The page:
Consider a painter specializing in modern art whose canvasses are the work of bold, broad brush strokes. The strokes reek of vivid colors, combinations, and contrasts that are equal parts mesmerising, shocking, and otherworldly. Yet these are not mere strokes of color, they combine to portray layer upon layer of sly and playful insinuations - interwoven windows overlooking the myriad corners of humanity. And finally, the points where the different strokes meet are themselves masterclasses in clarity: deliberate, punctuated, and effective. This briefly sums Yorgos Lanthimos' exquisite body of work, particularly, "The Favourite".
He starts off with suitably outlandish premises (written by Deborah Davis and Tony McNamara). In "The Lobster", he sets up a world where single people are sent off to a clinic to either find a partner or be converted into animals. "The Favourite" sees an era when Britain is at war with France, the ruling queen (Olivia Colman) spents most of her time being ill, disoriented, indecisive, and in her bedroom, oblivious to the outside world. Her closest confidante (Rachel Weisz) is the chief driver behind the queen's decisions and has a room with a secret chamber connecting it to the Queen's bedroom. And then arrives a maid (Emma Stone) who is masterful not only at taking care of the queen but also at getting close to her.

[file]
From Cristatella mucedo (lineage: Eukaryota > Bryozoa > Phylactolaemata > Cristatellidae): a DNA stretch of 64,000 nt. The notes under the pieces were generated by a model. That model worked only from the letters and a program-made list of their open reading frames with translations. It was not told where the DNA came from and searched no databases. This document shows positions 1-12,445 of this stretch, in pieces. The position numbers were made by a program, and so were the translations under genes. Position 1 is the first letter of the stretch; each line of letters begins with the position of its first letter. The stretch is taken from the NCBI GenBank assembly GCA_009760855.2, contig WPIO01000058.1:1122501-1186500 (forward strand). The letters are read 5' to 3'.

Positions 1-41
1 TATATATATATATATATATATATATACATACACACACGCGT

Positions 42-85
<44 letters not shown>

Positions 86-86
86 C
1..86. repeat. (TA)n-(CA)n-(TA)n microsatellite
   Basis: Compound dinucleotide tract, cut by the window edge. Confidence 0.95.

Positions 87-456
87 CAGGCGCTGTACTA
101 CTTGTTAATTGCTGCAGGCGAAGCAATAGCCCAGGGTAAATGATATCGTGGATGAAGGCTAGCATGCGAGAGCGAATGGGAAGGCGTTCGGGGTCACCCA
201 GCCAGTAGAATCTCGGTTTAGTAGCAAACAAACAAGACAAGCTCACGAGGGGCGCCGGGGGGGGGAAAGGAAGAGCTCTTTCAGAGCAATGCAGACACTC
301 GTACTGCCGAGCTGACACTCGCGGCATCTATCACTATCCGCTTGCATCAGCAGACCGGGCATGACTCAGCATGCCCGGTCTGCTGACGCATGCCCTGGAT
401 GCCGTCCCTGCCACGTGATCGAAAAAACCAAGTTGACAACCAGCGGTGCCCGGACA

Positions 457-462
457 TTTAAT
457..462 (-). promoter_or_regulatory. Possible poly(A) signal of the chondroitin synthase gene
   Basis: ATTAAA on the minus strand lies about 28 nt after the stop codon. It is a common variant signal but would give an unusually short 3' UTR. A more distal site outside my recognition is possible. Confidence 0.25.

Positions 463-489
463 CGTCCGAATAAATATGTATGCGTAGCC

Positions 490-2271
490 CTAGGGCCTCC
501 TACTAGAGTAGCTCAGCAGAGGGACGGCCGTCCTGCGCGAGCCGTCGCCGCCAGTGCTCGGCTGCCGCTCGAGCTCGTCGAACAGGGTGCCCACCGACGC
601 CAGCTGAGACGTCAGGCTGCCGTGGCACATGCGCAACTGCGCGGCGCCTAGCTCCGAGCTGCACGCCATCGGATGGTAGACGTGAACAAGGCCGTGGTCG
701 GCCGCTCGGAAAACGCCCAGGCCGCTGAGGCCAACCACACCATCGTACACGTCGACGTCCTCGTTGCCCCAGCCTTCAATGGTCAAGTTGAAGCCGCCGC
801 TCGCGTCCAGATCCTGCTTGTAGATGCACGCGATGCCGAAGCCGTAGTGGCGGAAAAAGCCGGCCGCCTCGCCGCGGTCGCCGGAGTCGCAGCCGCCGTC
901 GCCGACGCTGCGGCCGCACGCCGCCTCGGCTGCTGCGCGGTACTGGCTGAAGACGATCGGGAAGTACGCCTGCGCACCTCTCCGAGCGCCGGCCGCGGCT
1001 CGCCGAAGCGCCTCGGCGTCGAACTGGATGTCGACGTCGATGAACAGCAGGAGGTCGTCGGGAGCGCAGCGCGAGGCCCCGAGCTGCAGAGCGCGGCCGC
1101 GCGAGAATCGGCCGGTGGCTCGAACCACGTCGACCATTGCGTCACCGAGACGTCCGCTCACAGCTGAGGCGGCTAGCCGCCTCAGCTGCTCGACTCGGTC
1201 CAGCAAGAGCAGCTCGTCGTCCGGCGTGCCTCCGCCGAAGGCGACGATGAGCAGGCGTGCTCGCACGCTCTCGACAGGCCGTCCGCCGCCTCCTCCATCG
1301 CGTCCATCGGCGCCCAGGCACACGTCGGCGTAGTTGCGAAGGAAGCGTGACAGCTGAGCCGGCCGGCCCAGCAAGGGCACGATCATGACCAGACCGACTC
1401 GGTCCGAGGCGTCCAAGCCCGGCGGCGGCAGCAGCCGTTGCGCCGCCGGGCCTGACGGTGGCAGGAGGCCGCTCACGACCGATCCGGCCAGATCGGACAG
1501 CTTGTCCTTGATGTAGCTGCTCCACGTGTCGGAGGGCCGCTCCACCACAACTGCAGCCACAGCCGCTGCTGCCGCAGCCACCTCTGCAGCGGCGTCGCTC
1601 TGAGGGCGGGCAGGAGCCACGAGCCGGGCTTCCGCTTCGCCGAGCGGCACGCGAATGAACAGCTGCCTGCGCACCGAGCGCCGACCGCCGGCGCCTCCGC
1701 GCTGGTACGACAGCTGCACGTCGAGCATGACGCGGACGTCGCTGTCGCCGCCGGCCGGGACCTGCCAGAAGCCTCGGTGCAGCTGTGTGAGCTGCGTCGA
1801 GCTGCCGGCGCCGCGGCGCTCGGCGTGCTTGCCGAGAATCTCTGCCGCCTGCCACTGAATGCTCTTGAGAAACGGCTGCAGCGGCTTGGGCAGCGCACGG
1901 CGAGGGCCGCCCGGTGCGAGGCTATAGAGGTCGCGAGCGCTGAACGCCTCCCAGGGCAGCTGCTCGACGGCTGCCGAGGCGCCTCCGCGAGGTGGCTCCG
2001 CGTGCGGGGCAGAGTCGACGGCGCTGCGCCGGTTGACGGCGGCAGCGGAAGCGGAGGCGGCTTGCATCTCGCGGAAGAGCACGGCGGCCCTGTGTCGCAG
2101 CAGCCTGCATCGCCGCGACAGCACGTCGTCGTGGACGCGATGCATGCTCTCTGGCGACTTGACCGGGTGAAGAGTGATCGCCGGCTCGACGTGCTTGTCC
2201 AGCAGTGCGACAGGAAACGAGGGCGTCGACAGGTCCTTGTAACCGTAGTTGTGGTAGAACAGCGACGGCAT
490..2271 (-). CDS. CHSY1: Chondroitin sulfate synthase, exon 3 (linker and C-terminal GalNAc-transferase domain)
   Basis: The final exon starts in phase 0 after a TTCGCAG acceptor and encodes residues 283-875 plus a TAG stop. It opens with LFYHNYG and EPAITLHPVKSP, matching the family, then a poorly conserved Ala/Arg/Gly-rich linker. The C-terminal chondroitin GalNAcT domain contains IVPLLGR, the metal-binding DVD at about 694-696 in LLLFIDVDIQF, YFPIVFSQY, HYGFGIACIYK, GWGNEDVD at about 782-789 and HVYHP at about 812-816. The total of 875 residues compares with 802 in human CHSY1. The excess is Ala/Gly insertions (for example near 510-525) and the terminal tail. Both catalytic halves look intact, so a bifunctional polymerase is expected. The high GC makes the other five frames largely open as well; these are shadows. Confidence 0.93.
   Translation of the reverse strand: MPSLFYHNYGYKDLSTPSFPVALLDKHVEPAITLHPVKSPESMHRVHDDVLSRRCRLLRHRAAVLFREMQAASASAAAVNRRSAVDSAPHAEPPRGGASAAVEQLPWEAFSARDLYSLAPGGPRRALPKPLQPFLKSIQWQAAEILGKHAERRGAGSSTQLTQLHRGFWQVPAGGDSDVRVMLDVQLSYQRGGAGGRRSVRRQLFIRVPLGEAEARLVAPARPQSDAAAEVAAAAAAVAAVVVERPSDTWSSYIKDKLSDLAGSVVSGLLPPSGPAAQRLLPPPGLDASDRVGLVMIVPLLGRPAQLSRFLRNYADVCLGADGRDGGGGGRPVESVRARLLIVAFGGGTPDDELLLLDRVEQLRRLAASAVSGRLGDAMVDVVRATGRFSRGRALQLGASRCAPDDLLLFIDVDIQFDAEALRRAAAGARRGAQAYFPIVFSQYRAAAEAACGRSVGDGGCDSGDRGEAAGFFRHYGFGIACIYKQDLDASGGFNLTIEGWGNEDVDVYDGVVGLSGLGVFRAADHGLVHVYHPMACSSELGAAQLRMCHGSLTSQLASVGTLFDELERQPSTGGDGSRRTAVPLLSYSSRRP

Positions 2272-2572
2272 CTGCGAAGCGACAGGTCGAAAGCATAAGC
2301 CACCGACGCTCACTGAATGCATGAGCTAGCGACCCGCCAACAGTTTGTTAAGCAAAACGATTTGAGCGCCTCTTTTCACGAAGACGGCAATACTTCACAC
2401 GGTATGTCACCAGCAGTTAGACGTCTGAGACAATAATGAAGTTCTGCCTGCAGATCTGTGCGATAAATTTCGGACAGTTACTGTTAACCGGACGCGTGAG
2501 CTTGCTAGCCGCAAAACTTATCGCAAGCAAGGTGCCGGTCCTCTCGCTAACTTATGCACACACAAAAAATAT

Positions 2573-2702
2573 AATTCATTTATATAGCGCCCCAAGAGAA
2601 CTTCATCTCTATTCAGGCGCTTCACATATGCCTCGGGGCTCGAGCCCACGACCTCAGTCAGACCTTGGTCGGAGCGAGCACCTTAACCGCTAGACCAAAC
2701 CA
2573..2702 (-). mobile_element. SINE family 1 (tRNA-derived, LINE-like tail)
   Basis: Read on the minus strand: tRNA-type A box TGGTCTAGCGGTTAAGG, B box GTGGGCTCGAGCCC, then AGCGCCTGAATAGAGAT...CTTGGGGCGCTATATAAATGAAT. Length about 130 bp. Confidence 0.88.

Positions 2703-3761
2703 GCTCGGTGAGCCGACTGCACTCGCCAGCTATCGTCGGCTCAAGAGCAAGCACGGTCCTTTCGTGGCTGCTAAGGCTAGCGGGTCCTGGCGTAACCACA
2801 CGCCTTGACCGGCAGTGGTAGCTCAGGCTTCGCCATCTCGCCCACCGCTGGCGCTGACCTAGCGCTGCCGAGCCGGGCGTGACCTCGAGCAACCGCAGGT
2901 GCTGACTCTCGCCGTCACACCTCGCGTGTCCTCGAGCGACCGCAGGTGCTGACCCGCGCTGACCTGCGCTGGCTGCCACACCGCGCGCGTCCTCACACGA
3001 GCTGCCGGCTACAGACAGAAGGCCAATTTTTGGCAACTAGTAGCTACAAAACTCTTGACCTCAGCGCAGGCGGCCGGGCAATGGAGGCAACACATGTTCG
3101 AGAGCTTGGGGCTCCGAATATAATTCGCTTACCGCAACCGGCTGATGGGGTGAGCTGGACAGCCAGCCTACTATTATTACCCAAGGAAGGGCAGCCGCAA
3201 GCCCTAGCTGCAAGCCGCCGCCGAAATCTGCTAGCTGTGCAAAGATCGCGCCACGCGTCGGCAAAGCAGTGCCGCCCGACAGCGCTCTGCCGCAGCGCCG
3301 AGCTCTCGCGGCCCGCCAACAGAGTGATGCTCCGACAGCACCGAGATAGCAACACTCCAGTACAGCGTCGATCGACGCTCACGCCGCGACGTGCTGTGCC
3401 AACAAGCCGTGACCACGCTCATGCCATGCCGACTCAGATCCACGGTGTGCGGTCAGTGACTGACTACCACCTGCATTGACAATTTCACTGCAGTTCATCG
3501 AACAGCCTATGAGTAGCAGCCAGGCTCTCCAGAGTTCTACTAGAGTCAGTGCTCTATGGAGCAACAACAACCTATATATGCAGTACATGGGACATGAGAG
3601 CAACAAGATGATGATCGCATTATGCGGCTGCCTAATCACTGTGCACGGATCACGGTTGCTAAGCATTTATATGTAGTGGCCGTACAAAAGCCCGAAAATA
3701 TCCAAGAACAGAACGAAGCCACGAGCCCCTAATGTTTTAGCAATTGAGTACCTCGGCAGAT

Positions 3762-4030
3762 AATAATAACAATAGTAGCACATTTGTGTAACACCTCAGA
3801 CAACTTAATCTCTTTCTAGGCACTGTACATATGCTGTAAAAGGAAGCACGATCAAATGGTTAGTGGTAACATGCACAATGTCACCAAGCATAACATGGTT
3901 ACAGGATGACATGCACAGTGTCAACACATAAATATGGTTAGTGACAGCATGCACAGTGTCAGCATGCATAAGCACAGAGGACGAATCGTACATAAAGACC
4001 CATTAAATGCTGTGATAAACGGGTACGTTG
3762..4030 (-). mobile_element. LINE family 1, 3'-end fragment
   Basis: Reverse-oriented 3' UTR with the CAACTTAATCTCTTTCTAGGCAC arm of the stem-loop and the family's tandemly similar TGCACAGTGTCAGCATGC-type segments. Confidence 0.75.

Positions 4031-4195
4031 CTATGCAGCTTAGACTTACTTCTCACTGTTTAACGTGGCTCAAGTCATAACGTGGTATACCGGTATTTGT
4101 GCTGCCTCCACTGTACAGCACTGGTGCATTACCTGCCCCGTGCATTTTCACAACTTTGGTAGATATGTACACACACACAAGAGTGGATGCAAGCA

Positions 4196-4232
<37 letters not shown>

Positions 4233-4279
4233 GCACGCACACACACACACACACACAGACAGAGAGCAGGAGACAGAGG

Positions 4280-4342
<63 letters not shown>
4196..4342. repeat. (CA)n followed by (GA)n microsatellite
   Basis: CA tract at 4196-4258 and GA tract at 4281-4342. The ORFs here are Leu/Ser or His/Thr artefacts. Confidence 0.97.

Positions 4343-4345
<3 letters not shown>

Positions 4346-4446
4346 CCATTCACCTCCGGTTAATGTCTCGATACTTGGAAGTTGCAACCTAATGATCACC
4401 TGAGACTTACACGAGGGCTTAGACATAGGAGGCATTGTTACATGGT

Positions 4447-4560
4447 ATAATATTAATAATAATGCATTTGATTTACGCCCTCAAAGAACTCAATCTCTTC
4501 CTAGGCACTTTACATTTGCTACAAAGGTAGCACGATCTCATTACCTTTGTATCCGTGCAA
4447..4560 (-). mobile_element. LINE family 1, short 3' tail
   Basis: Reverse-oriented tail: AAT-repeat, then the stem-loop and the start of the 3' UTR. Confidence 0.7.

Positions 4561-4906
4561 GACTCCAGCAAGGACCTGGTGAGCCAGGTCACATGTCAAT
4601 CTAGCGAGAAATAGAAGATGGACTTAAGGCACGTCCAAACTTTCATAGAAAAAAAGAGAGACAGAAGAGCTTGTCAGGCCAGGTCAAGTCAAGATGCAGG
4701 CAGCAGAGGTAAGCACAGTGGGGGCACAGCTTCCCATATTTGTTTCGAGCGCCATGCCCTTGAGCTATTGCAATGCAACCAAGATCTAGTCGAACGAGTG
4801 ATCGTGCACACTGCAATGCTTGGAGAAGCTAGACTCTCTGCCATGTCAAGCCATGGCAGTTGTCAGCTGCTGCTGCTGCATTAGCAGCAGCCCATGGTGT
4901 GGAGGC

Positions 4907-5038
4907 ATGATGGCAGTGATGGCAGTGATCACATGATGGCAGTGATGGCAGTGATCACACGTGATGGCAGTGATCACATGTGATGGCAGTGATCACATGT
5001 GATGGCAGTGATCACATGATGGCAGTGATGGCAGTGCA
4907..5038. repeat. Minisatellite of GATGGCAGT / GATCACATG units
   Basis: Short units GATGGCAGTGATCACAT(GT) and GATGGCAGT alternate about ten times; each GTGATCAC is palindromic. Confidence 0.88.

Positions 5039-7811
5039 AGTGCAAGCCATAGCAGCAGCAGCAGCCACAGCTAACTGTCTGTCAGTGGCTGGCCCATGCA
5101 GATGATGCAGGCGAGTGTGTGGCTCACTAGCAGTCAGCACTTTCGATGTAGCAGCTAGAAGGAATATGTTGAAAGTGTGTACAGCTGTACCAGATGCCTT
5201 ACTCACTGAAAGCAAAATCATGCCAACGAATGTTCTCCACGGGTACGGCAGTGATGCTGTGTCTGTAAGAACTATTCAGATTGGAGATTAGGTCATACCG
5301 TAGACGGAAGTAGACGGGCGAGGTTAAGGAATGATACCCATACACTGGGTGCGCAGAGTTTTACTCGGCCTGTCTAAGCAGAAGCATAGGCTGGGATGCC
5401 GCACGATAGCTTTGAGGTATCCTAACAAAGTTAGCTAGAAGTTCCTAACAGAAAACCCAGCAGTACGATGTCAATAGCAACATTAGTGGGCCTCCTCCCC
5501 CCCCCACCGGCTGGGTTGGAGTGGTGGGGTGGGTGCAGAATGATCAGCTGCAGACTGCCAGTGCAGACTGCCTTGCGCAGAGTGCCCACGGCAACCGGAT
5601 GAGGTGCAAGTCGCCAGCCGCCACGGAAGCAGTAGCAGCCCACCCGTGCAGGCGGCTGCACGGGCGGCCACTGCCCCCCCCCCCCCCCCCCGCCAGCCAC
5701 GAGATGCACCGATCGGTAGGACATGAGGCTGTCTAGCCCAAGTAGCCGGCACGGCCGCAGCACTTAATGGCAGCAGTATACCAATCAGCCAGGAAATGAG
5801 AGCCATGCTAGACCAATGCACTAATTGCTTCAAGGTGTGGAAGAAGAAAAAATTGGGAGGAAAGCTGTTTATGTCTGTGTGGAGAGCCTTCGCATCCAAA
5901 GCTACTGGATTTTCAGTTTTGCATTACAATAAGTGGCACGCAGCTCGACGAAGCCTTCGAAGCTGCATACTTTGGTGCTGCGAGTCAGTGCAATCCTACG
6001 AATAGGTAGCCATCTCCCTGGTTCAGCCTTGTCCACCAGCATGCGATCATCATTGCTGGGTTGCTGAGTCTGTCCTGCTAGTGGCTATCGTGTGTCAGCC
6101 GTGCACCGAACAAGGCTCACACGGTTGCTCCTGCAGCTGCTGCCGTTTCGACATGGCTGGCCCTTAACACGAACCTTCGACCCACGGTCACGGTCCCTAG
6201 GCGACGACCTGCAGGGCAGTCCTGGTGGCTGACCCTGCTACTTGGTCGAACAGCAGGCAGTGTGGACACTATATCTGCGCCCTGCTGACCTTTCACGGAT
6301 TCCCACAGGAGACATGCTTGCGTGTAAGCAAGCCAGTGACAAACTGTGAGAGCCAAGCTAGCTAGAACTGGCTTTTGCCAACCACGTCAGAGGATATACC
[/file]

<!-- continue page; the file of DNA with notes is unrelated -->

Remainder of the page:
This unboxes a delightful plethora of checkerboard moves among the characters, each indulging their whims and chasing their fancies. Olivia Colman, Rachel Weisz, and Emma Stone are incredible in the film, packing delightful detail into each scene. Robbie Ryan's wide-angle heavy cinematography helps with placing the characters effectively into their crooked circumstances. Then there is the punchiness of the narrative brought about by Yorgos Mavropsaridis' razor-sharp editing. The film altogether has a very decided artistry, proving Lanthimos to be among one of the most original contemporary film artists.
"The Favourite" is out in theaters now.
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